# What determines the mathematical relations between energy use, axon thickness, and firing rate of action potentials in a neuron?

I have a naive model of action potential energy use and I’m unsure where the model is wrong. Clearly the model is wrong because its conclusion is wrong:

• When an action potential moves along an axon, it moves along the entire surface area (circumference) of the axon. Hence, in order to maintain the desired amount of voltage along the axon, to a first approximation, it requires an amount of energy proportional to the circumference of the axon, i.e. proportional to its diameter squared $$d^2$$. Since this applies for each spike, the energy per second $$E$$ is proportional to the spike rate $$R$$ and energy per spike which is proportional to $$d^2$$, so that $$E\propto R\cdot d^2$$.

• In order to supply the sufficient amount of energy to allow for a certain spike rate over a longer timespan, there need to be an amount of mitochondria present in the axon proportional to the energy needs per second. Moreover, since the mitochondria per segment of the axon take space that is proportional to a first approximation to the circumference $$d^2$$ of the axon, we also have $$E\propto d^2$$.

However, clearly these equations are simultaneously possible only if $$R$$ is a constant: if $$R$$ rises above a certain level, the amount of energy needed to maintain an action potential explodes: we need more and more energy to maintain the action potential across the entire circumference of the axon, and we need more and more axon circumference to store all the mitochondria, and because these effects increase in the same amount, there can't ever be a mean firing rate above this threshold, and there is a unique energy-efficient firing rate.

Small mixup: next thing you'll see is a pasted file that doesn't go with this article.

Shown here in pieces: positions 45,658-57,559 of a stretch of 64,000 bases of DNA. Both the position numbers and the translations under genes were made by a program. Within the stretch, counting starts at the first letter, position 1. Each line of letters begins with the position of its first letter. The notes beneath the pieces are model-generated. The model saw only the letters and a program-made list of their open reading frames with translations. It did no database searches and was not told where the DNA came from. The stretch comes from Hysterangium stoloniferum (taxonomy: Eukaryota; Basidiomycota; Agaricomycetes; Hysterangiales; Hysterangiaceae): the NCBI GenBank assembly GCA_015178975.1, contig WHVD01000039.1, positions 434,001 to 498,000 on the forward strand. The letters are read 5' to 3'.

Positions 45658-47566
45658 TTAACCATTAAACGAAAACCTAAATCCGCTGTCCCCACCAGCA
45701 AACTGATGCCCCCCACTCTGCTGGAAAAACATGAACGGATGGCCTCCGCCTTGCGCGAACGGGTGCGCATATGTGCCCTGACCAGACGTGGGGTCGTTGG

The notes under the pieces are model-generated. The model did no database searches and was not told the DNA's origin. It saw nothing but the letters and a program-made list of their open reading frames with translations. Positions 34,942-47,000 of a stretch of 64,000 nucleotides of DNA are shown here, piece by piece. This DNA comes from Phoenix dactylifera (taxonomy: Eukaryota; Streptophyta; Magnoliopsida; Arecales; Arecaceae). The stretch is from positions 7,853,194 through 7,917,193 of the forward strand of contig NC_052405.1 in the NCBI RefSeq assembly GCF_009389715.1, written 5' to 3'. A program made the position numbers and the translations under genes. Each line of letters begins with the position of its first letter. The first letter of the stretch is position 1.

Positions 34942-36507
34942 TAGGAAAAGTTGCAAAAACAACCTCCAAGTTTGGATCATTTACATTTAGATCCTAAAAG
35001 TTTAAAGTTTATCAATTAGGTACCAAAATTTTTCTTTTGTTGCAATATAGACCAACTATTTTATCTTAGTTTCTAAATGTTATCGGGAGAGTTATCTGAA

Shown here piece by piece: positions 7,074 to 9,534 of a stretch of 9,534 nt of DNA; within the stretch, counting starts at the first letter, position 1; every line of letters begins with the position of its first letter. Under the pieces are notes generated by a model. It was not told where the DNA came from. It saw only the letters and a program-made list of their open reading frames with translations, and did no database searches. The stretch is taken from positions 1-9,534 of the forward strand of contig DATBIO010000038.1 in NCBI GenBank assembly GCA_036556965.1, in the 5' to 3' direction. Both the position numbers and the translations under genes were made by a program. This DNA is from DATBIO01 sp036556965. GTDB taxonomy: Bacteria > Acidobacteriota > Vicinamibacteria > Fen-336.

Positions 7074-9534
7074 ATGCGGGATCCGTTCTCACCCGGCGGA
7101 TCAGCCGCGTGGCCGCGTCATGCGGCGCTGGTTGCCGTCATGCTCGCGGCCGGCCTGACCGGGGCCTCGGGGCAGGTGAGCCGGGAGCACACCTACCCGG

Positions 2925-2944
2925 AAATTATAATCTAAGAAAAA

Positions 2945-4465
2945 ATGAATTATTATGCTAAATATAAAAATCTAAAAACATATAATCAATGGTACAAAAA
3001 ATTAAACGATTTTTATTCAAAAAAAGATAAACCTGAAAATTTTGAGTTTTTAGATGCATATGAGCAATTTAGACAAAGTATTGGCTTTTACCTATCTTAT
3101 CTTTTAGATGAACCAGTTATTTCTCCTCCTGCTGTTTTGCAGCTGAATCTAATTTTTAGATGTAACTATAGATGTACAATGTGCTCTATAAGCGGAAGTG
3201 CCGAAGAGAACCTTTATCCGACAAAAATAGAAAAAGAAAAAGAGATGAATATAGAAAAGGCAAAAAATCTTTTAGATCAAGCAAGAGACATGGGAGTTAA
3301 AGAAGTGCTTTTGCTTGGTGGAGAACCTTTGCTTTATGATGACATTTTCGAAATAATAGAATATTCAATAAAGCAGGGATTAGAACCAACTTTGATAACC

• Do you mean "proportional to cross-sectional area $A \propto d^2$"? Circumference and diameter are linearly related, $C\propto d$.
– rob
Jun 8 '20 at 5:11
• @rob, oh, yes, I wrote circumference and then I went on to think about cross sectional area instead. What a sloppy mixup. This basically seems to solve the model and give the correct conclusion: We get $E\propto R\cdot d$ and $E\propto d^2$, which implies that $d^2\propto R\cdot d$, i.e. $R\propto d$, which is confirmed by experiment. Do you agree? Do you want to write it as an answer so I can give you the bounty? Jun 9 '20 at 4:50
• I don't think I understand the problem well enough to actually answer the question, and I'm not lusting after the bounty. We encourage people to self-answer if they have solved their own problem, so that the question is most useful for people who find it by searching later.
– rob
Jun 9 '20 at 5:29
• @rob, ok thanks. I'll wait for someone to give a reliable answer rather than answering myself. Jun 9 '20 at 5:37

I wrote circumference and then I went on to think about cross sectional area instead. What a sloppy mixup. This basically seems to solve the model and give the correct conclusion: We get $$E∝R⋅d$$ and $$E∝d^2$$, which implies that $$d^2∝R⋅d$$, i.e. $$R∝d$$, which is confirmed by experiment.